The same trend could be seen in the field of communications technology, the power of which was increasing exponentially, but with the risk of creating a fragility of unknown dimensions. Having raised these disturbing spectres, we turned to prevention and protection. The government practitioners amongst us explained their rational approach, involving forward assessment of the reduction of risk where possible, plans to improve infrastructures and systems and strategies for keeping the public informed.
The American approach revolved around preparation, integration, coordination.
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Yet these concepts tended to bring us back to integrated failure as well as success. Vulnerability was a constantly shifting attribute whose dynamics had to be understood in depth. Nor was it clear to what extent government should take the whole responsibility for prevention and protection, and to what extent it should be devolved to local communities and individuals. Many participants felt that the resilience of infrastructure should be a central responsibility, while survival of a massive disaster might have to be devolved to the local level. In a country like the United Kingdom, with much of its infrastructure in private-sector hands governed by light-touch economic regulation, there were particular concerns over how resilience was to be achieved across the national infrastructure as a whole.
An interesting way of deciding on this division of functions could be to consider what was really worth funding, at what level. Local funds would not be allocated for any response to terrorism, but might be more relevant for the response to natural disasters. Perhaps governments should be encouraged to provide guidance, training, exercises and resources for local communities to deal with the things that could be reasonably predicted. This would have the added benefit of spreading information more fully through the public domain, because democratic decisions would be needed on the allocation of resources.
It was also suggested that the assigning of clearer responsibilities for what could be predicted would prepare communities better for the unpredictable. The discussion touched on the economics of disaster prevention and response.
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Surely it was sensible to build economic incentives for behaviour which made catastrophe less probable or more survivable. An example given was insurance policies for flood plains or low-lying coastal areas. At a broader level, communities with better resilience policies might attract more investment than others.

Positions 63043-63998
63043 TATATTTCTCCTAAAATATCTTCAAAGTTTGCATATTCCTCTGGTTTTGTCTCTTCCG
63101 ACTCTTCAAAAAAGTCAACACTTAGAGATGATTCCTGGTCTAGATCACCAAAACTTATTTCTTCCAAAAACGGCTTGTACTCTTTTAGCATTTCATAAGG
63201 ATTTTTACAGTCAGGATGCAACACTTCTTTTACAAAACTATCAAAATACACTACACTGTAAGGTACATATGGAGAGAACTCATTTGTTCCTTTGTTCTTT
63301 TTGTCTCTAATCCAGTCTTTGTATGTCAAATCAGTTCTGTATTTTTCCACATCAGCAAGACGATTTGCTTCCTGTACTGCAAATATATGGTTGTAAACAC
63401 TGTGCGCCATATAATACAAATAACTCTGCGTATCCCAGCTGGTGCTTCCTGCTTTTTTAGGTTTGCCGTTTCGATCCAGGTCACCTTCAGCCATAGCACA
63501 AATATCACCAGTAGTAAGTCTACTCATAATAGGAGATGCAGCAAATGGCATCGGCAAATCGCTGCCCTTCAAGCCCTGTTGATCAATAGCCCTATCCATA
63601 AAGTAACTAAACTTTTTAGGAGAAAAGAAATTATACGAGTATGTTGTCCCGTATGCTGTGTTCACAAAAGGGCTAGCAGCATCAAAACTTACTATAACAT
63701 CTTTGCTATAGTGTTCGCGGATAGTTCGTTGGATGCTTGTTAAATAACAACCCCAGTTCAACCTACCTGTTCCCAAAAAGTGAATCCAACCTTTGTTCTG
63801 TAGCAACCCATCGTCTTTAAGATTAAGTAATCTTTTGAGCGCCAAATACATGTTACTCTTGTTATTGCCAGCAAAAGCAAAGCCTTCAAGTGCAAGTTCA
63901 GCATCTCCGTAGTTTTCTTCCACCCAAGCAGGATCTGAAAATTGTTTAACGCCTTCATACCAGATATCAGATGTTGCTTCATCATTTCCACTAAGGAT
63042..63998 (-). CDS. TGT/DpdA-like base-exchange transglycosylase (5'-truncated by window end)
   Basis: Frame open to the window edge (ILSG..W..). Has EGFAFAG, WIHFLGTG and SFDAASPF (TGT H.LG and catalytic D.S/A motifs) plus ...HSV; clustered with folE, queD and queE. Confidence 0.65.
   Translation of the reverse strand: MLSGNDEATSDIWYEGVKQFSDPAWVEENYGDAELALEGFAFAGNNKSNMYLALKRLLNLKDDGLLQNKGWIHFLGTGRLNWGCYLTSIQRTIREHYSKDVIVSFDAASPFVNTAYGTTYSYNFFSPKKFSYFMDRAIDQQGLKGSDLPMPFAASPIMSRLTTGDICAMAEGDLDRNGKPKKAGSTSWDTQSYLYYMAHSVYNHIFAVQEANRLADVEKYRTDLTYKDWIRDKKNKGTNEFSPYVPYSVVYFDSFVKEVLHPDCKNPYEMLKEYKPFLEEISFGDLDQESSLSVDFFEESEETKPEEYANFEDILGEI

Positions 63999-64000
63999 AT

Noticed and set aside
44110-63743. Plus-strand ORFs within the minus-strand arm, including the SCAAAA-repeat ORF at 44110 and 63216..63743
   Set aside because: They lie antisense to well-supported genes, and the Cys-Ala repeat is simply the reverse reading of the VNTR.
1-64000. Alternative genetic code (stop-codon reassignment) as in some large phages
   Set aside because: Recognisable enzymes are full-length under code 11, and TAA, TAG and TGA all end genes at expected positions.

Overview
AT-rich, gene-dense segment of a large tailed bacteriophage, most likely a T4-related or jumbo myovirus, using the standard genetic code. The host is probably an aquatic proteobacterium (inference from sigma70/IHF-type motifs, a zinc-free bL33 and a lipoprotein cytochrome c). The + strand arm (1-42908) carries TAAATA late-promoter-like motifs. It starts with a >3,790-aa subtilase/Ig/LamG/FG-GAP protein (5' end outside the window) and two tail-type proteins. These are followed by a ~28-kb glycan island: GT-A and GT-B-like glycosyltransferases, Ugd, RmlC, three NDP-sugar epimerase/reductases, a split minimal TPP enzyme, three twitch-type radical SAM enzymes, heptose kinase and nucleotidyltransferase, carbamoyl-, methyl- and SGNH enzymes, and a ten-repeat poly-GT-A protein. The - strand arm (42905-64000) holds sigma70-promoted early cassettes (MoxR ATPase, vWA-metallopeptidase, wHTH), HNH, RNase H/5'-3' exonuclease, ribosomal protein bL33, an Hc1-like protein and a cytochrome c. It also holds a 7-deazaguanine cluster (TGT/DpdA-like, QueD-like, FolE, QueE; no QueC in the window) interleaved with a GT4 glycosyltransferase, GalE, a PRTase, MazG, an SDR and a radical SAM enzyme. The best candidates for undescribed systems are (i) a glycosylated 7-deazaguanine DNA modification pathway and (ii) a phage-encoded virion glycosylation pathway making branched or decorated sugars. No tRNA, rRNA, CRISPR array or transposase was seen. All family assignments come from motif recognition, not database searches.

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This concept of competitive advantage was likely to develop further as the responses to climate change clicked in. Greater awareness of the effects of disaster might give a greater value to resilience in the future, building networks of information-sharing and policy-making, particularly if professionals in governments exchanged experience and best practice at the international level.
This led us on to international cooperation. We heard about the progress being made within the International Strategy for Disaster Reduction ISDR , which had already gone a significant way in defining how cross border cooperation should work, involving a strategic framework, professional networking and an umbrella body at the global level. It was quickly noted, however, that the design and theory of an international strategy was some way ahead of implementation.
Indeed, the responses from participants in this conference suggested that the first step — knowledge amongst the practitioner community of the work of the ISDR — had yet to be achieved. The key to realising the effectiveness of ISDR had to be to address the unwillingness of national governments to commit resources to a collective approach. Differences in culture, interests, risk responses, government capabilities and information-sharing all raised barriers to effective coordination. These issues were nevertheless being addressed with some success in certain areas, of which the work of the WHO on international health policy was perhaps the most advanced.
The way SARS had been handled was an indication of this. But it was critical that resources and political will had not yet been adequately committed. If governments could not manage to respond just to the logic of sensible cooperation, then perhaps opportunities needed to be seized when disasters actually happened. The Indian Ocean tsunami was mentioned as an illustration.